Solutions: time & attendance for industry

Industrial T&A solutions usually have the following features:

    • Most of the clockings happen at peak times when shifts begin/end
    • Because of these “peak times”, it is important to have a fast throughput in employees/minute
    • Most of the employees make only two kinds of clocking: IN and OUT
    • There is usually a guard who can take action if random event output indicates a spot-search, breath-test etc.
    • There is a need to generate jingle sounds to announce shifts, coffee breaks etc.

SL-88 controller with SL-870 and single-activity readers
If relay outputs are not needed for driving turnstiles, signalling random clocking events for spot-searches and breathalyzer tests and driving jingle speakers for announcing shifts and breaks, the SL-88 is a good choice.
One SL-870 terminal is usually enough for the smaller number of employees who make clockings other than IN/OUT, the rest being single-action readers (TK-2 iButton readers are shown, but they can be substituted by proximity readers without any change to the connections). These readers should be spread out and grouped so that the throughput can be as fast as possible. E.g. the IN readers on one side of the room, the OUT on the other. Throughput can be assumed to be 2sec for a clocking per reader.

SL-88 industrial setting

SL-83/SL-84 with single-activity readers
For smaller companies or complexes with several mutually distant access points, the SL-83, with one IN and one OUT reader (throughput: 30 employees/min in one direction) or the SL-84 with two IN and two OUT readers (throughput: 60 employeees/min in one direction) is a good choice.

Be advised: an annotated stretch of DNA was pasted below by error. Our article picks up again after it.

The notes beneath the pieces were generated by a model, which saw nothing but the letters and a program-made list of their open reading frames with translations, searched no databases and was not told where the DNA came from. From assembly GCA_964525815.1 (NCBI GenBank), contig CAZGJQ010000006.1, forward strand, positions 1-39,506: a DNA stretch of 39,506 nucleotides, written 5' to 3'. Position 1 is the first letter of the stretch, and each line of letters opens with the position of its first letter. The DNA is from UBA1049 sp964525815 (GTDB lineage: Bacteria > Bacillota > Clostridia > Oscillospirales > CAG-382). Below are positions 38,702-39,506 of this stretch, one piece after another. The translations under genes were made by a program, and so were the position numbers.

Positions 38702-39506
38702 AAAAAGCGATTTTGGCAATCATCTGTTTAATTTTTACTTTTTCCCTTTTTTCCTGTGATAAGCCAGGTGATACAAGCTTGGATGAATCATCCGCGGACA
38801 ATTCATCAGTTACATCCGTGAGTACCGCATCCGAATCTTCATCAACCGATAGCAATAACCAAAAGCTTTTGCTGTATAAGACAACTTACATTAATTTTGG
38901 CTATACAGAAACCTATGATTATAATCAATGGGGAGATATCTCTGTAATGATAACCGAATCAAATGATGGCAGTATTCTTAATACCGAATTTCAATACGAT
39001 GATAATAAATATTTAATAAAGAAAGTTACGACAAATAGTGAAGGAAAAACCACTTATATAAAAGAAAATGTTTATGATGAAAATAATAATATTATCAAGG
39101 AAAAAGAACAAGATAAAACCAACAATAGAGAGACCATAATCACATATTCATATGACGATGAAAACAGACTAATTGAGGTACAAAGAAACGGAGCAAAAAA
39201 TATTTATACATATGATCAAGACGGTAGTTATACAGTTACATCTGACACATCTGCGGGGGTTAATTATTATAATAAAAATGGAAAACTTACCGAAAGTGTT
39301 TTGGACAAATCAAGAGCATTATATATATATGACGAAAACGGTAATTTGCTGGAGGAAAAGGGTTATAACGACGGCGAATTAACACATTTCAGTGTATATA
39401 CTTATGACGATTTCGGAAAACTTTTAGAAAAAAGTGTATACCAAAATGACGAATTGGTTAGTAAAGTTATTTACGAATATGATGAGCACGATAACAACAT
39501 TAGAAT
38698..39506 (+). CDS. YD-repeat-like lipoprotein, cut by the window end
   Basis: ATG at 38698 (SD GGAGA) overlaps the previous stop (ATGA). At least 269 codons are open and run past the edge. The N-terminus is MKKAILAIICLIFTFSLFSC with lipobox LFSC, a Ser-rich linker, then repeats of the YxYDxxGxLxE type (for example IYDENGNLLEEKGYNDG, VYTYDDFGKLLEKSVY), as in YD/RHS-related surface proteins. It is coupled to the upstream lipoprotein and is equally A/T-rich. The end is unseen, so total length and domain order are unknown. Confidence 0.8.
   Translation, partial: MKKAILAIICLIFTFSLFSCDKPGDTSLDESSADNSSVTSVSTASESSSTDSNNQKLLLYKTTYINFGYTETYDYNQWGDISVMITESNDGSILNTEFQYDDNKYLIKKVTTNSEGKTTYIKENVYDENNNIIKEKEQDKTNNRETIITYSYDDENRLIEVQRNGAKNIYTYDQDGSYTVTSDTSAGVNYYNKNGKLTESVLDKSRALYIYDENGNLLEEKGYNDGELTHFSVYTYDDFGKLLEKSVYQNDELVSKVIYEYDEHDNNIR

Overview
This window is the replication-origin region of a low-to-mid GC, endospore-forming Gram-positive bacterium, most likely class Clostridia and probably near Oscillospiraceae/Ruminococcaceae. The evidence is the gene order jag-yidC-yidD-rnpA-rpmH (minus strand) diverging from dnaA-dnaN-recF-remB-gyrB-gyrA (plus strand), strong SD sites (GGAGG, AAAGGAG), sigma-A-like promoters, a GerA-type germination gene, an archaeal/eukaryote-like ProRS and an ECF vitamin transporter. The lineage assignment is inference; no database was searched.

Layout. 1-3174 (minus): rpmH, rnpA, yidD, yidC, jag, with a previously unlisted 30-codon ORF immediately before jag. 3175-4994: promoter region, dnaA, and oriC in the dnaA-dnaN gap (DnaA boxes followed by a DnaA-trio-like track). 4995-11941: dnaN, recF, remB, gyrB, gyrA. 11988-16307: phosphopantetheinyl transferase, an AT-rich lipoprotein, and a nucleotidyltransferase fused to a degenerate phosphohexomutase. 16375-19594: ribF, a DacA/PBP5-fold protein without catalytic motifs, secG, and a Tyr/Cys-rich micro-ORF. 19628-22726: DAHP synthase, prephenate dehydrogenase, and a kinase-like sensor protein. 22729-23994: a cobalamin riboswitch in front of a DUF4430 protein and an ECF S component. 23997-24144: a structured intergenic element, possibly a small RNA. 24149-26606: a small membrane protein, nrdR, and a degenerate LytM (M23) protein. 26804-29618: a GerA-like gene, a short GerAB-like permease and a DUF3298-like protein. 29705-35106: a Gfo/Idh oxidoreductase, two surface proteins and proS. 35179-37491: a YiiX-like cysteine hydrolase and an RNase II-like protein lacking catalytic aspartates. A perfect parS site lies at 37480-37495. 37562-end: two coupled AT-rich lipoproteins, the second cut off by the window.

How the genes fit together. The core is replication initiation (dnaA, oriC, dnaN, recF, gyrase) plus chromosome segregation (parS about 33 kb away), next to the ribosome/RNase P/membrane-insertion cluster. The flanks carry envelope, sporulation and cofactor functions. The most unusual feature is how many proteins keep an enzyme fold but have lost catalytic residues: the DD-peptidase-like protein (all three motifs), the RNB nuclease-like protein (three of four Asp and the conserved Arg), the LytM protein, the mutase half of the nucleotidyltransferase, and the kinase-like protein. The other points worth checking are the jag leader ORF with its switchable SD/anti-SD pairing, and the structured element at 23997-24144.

The AUX port can be used to optionally add a large clock display and/or an SL-870 terminal for situations where some employees need to make clockings other than IN/OUT.

SL-83 connection

SL-83/SL-84 with single-activity readers using relay outputs for spot-search alarms and/or jingle announcement

This configuration is similar to the previous one except for the use of one or two of the controller’s relay outputs:

  • For signalling to security personnel to perform a spot-check or breath-test based on a clocking-generated random event, which causes a relay activation for a few seconds or until reset by a pushbutton. The controller is configurable regarding the probability a clocking will generate a random event and whether IN, OUT or both clockings can generate a random event
  • For driving a factory-wide acoustic signalling system of jingles to announce shift and break start and end times

The SL-84 configuration would be similar but having 4 reader inputs and 4 relay outputs. If one wanted to distinguish between, say, one of two OUT clockings as the source of a random event, one would need two relays and two signal lamps for spot-searches.

SL-83 with used relay outputs